Nude swimming was acceptable in rural America, but in urban society where people live in close proximity to one another they generally preferred to maintain the social boundaries that clothing provides. When urban beaches were developed in the late 19th century, men had to wear bathing “suits” that included tops and bottoms, This was to protect female modesty, not male modesty. Maybe women got used to the idea that they shouldn’t have to see naked male bodies in public. As late as the 1930s men could be arrested for public indecency by swimming shirtless on a public beach. Male nipples as well as female nipples had to be covered.
This changed quickly as men appeared shirtless on movie screens. By the 1940s it was common for men to swim shirtless on beaches and in public outdoor pools. Of course, in indoor pools in high schools, YMCAs, health clubs, etc. it was customary for boys and men to swim nude up through the 1960s. (See Frank Answers About Swimming Naked.) But after World War II men displayed more skin in their public outdoor swimming attire.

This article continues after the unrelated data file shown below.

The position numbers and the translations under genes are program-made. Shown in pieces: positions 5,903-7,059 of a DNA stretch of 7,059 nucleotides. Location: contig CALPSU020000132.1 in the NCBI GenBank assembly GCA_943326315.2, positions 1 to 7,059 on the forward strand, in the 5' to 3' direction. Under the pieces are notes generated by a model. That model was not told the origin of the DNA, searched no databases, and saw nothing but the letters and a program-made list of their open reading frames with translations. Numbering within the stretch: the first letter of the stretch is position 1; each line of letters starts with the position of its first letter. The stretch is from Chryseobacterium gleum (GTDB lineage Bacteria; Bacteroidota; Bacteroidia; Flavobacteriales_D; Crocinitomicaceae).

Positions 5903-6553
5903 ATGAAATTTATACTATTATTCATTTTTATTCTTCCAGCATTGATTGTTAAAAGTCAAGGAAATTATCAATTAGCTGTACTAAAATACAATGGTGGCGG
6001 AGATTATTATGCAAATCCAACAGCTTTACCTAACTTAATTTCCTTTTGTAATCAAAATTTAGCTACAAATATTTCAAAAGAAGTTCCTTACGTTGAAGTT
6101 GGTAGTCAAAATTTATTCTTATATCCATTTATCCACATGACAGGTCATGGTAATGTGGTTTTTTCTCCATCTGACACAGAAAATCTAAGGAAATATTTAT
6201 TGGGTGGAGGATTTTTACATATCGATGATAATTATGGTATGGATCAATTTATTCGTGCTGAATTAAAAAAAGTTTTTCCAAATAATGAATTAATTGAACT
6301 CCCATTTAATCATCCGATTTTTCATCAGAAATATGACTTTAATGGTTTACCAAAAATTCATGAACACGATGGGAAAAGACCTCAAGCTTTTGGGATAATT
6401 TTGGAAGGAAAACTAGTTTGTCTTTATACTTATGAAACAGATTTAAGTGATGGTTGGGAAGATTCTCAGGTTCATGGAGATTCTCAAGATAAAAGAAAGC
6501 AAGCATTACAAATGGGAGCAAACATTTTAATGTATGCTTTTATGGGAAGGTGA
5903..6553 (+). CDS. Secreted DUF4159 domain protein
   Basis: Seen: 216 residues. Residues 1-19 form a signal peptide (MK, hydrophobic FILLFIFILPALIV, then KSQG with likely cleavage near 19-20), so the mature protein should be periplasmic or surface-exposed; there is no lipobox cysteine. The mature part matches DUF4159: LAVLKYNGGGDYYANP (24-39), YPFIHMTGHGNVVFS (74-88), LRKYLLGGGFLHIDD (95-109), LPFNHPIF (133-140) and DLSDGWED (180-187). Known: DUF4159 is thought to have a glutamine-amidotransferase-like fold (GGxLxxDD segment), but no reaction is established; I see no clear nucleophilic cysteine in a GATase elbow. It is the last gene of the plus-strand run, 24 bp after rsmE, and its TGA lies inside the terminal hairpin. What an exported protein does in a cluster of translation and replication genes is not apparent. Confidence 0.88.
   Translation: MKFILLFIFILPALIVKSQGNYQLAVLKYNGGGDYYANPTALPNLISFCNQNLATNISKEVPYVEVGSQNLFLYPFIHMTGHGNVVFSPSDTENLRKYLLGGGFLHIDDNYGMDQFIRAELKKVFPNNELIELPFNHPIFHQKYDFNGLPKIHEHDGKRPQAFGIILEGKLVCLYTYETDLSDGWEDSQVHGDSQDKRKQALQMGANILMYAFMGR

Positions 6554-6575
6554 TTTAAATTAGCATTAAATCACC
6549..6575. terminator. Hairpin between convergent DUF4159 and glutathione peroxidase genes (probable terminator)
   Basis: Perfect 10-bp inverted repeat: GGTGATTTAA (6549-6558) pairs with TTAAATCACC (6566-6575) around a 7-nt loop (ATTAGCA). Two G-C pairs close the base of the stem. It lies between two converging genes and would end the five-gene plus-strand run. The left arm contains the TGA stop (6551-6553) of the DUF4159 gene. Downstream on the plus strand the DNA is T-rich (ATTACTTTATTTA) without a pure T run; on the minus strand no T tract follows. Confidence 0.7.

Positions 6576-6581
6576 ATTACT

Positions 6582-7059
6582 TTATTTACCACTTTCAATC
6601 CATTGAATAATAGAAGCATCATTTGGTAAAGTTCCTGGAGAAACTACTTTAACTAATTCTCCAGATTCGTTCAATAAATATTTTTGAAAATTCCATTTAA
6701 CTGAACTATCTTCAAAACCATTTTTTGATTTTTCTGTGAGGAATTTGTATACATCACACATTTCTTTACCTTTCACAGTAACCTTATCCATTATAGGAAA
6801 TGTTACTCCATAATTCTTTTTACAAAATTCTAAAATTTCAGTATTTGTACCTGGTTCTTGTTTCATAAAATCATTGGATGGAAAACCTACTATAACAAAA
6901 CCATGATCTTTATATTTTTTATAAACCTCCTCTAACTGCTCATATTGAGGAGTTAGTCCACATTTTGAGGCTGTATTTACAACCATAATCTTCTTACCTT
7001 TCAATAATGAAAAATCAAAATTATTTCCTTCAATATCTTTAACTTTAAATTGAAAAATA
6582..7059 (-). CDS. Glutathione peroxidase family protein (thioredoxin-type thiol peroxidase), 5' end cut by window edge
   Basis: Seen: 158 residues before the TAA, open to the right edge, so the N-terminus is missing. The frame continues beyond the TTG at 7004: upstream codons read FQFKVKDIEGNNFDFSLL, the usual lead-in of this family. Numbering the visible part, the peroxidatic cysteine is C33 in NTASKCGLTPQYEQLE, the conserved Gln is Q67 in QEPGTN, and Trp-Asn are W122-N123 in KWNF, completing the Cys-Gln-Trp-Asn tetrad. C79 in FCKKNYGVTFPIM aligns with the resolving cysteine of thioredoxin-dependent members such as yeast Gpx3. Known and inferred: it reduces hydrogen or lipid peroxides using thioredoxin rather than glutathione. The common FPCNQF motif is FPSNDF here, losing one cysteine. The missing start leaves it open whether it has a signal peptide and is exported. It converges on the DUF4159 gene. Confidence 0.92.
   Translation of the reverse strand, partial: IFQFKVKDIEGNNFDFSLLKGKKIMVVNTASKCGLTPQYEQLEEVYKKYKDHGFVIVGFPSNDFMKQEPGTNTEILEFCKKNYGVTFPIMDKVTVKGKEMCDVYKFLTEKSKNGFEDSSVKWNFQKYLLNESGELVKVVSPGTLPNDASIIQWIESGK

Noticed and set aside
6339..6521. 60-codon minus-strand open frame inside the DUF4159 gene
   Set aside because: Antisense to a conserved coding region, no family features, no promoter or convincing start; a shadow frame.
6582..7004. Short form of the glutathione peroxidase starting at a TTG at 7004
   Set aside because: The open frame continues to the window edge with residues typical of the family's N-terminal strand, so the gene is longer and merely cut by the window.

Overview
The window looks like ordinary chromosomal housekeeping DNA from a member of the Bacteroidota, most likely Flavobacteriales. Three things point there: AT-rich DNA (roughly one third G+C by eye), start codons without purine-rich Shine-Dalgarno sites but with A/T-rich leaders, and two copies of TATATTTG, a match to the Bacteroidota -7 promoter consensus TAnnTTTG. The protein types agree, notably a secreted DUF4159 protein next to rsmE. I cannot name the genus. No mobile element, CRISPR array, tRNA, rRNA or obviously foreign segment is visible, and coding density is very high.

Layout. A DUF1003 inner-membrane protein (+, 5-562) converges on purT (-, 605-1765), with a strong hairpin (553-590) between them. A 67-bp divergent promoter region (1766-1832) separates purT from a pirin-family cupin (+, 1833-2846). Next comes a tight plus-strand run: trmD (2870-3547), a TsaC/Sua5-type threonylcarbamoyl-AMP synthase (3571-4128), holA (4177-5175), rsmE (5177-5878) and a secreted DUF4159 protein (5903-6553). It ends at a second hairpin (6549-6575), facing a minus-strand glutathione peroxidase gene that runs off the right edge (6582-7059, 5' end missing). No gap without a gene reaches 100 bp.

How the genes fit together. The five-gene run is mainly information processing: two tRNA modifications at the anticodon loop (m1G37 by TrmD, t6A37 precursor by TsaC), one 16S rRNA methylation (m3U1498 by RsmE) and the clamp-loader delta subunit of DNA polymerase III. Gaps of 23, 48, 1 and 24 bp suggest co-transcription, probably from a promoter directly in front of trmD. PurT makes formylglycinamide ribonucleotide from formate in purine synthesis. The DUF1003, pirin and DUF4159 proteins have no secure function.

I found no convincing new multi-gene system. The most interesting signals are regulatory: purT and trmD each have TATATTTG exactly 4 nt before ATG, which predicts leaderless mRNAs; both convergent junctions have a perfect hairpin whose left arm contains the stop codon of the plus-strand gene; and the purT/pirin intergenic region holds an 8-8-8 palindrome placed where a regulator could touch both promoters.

By the 1980s bikini’s were introduced for men as well as women. While these were worn in swim meets, they didn’t catch on for men in general in the U.S., although they were common in Europe and Latin America.
There may still be some lingering attitudes from this Victorian predilection to “cover up” the body in public. Most men don’t appear shirtless in public venues other than at the beach or a pool. I wouldn’t attribute it only to male shyness, although there is that. But it’s also a matter of conforming to social norms. It’s a social norm that you can walk shirtless on the boardwalk by the beach, but not down Main Street. Not that being shirtless on Main Street is necessarily illegal; it’s just deemed inappropriate. That, however, may be changing (see below).